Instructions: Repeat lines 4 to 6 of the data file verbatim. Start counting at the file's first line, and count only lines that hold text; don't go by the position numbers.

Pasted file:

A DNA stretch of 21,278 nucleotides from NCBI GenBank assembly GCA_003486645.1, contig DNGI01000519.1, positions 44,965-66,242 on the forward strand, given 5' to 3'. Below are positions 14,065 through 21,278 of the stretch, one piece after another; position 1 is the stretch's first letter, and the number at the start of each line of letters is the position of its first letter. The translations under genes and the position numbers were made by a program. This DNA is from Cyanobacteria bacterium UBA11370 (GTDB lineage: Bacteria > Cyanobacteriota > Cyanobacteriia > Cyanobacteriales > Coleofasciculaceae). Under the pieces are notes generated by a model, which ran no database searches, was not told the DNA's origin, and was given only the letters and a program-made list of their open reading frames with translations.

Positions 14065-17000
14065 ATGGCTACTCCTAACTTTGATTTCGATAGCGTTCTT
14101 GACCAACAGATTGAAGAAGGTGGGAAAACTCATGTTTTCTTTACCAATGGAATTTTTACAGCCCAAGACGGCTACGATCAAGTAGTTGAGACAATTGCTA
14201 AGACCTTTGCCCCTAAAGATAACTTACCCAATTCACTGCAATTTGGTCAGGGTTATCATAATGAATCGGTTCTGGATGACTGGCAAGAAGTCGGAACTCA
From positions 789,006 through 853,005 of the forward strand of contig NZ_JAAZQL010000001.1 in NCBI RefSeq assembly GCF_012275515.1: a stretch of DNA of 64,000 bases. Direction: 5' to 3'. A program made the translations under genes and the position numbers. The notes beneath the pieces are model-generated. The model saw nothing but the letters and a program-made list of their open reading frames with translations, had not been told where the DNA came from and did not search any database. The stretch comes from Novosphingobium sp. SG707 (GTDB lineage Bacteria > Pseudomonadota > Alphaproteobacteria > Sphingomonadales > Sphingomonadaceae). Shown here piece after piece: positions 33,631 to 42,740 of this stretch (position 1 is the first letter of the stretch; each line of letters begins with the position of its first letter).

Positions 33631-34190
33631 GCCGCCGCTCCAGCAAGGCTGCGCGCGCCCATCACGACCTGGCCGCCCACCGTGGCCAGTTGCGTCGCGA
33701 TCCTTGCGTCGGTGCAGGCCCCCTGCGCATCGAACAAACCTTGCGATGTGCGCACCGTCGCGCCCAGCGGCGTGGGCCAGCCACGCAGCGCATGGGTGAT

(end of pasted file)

14101 GACCAACAGATTGAAGAAGGTGGGAAAACTCATGTTTTCTTTACCAATGGAATTTTTACAGCCCAAGACGGCTACGATCAAGTAGTTGAGACAATTGCTA
14201 AGACCTTTGCCCCTAAAGATAACTTACCCAATTCACTGCAATTTGGTCAGGGTTATCATAATGAATCGGTTCTGGATGACTGGCAAGAAGTCGGAACTCA
From positions 789,006 through 853,005 of the forward strand of contig NZ_JAAZQL010000001.1 in NCBI RefSeq assembly GCF_012275515.1: a stretch of DNA of 64,000 bases. Direction: 5' to 3'. A program made the translations under genes and the position numbers. The notes beneath the pieces are model-generated. The model saw nothing but the letters and a program-made list of their open reading frames with translations, had not been told where the DNA came from and did not search any database. The stretch comes from Novosphingobium sp. SG707 (GTDB lineage Bacteria > Pseudomonadota > Alphaproteobacteria > Sphingomonadales > Sphingomonadaceae). Shown here piece after piece: positions 33,631 to 42,740 of this stretch (position 1 is the first letter of the stretch; each line of letters begins with the position of its first letter).